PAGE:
Russian President Vladimir Putin says economic sanctions imposed on Russia by the United States, the European Union, and other Western governments over the Ukraine crisis go against Group of 20 (G20) principles and international law.
Putin told TASS in an interview published on November 14 that the asset freezes, visa bans, and blocks put on Russian companies trying to access Western financial markets earlier this year could only be imposed by the United Nations and its Security Council.
He acknowledged that the sanctions and low oil prices have hurt Russia's economy but said the Kremlin's cash reserves are large enough to handle any economic crisis and meet the government's "social commitments" to its people.
Putin also did not rule out that the government may use some of its reserves to aid the state oil giant Rosneft, which has been hurt by the international sanctions.
He also said Russia wants to leave the "dollar dictatorship" of international oil markets by using both the ruble and China's yuan in such energy transactions.
The ruble has plummeted this year, losing about 25 percent of its value in recent months against the dollar and the euro.
Putin's comments were published hours before he arrived in Australia for a summit of 20 major economies that will bring him face to face with several Western leaders, but he said it "makes no sense" to discuss the sanctions at the G20 meetings.
Australia has said the November 15-16 summit in Brisbane will focus on creating jobs and strengthening the global economy, but it comes amid rising tensions over the conflict in eastern Ukraine following fresh reports of Russian weapons and troops crossing the border.
Kyiv and Western governments are concerned that Putin may want pro-Russian separatists to seize more ground in Ukraine or solidify control over the territory they hold in the Donetsk and Luhansk regions, creating a "frozen conflict" that could destabilize the country, drain its economy, and crimp its pro-Western government for years.
However, Ukrainian President Petro Poroshenko said November 14 there was "no reason to panic" over the situation in the country's war-wracked east.
Poroshenko told security and law enforcement officials the Ukrainian armed forces were "ready and capable of repelling" an offensive by pro-Russian separatists if a September 5 cease-fire agreement crumbles.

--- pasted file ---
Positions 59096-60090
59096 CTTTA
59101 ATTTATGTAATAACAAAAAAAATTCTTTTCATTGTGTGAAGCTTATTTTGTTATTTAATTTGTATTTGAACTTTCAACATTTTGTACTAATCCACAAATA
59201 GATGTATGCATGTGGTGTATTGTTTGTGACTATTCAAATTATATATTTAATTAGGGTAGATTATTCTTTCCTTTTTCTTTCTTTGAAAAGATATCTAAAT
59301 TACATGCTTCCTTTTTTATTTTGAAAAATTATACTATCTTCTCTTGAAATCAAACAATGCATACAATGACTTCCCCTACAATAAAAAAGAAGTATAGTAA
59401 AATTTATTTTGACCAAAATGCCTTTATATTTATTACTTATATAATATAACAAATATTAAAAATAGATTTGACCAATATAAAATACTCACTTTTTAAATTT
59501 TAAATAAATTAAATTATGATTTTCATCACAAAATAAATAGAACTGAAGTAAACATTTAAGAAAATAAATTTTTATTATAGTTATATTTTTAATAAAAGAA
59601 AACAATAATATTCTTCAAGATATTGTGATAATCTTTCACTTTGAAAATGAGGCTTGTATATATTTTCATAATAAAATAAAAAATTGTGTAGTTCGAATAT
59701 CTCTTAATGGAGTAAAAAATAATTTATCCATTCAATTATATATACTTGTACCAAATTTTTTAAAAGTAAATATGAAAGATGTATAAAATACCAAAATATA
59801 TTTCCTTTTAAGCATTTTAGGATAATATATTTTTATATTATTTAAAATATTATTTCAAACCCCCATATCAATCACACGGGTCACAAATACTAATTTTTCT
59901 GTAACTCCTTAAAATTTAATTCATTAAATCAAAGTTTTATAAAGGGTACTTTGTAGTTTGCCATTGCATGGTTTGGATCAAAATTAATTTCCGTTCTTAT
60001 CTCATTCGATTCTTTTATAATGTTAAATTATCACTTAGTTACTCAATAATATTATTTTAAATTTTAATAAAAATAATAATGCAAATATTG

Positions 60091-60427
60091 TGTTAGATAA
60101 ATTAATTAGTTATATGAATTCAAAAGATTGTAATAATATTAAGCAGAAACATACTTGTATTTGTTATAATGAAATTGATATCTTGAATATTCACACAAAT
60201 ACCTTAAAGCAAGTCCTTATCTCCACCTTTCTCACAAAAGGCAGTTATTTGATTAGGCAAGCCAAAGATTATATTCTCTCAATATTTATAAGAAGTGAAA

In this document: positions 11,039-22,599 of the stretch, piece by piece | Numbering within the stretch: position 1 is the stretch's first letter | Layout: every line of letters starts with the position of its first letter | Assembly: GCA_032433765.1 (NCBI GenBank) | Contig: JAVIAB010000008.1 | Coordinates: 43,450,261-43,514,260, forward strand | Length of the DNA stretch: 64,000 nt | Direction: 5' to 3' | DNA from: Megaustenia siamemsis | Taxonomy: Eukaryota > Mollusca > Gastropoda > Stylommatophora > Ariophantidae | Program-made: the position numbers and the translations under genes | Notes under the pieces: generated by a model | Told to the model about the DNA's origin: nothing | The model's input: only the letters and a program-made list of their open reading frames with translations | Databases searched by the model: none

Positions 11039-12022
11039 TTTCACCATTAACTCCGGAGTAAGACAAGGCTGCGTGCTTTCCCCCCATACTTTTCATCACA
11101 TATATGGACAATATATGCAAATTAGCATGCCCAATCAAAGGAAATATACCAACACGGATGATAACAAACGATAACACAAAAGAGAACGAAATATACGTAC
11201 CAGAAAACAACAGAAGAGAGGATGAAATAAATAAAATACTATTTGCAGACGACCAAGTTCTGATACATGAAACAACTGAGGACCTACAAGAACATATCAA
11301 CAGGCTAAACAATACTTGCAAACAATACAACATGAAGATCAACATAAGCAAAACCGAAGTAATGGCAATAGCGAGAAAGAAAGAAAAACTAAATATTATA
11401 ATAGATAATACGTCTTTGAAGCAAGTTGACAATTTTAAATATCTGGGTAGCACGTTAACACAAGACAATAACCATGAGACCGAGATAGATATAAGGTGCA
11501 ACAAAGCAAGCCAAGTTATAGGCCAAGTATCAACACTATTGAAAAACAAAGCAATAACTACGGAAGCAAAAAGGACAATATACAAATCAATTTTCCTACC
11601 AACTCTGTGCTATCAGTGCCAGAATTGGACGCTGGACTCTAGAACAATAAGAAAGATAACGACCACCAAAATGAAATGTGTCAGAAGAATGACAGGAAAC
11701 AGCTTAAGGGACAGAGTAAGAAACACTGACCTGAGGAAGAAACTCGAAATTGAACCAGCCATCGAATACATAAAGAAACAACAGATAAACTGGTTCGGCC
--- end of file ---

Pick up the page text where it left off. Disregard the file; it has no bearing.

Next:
But he said Kyiv remained committed to finding a "political and peaceful" solution to the conflict, which has left more than 4,000 people dead since April.
Meanwhile, German Chancellor Angela Merkel said on November 14 in New Zealand that she is very worried about reports of "the delivery of arms" to pro-Russian separatists in Ukraine.
She added that Russia is violating Ukraine's territorial integrity and that such issues will be discussed on the sidelines of the G20 meetings.
In the TASS interview, Putin rejected a suggestion that relations with Merkel had deteriorated over the Ukraine crisis.
He is to hold formal meetings on the sidelines of the summit with Merkel, British Prime Minister David Cameron, and French President Francois Hollande, among others.
More than 4,000 people have been killed since April in the conflict in eastern Ukraine, which followed the ouster of a Russian-backed president in Kyiv and Russia's annexation of Crimea from Ukraine in March.
The developments have driven ties between Russia and the West to post-Cold War lows.
Russian-Australian relations have been particularly strained over the July downing of a Malaysia Airlines passenger jet in eastern Ukraine.
Thirty-eight Australians were among the 298 people who died when the plane was shot down by what Western governments believe was a Russian-supplied missile fired by the rebels.
Moscow denies it has sent military support to aid pro-Russian separatists in a conflict that has killed more than 4,000 people since April.
Australia was further unnerved by the arrival of four Russian warships that came to the northeastern Australian coast.
Australian Prime Minister Tony Abbott said on November 14 that "Russia's economy is declining even as Russia's assertiveness is increasing."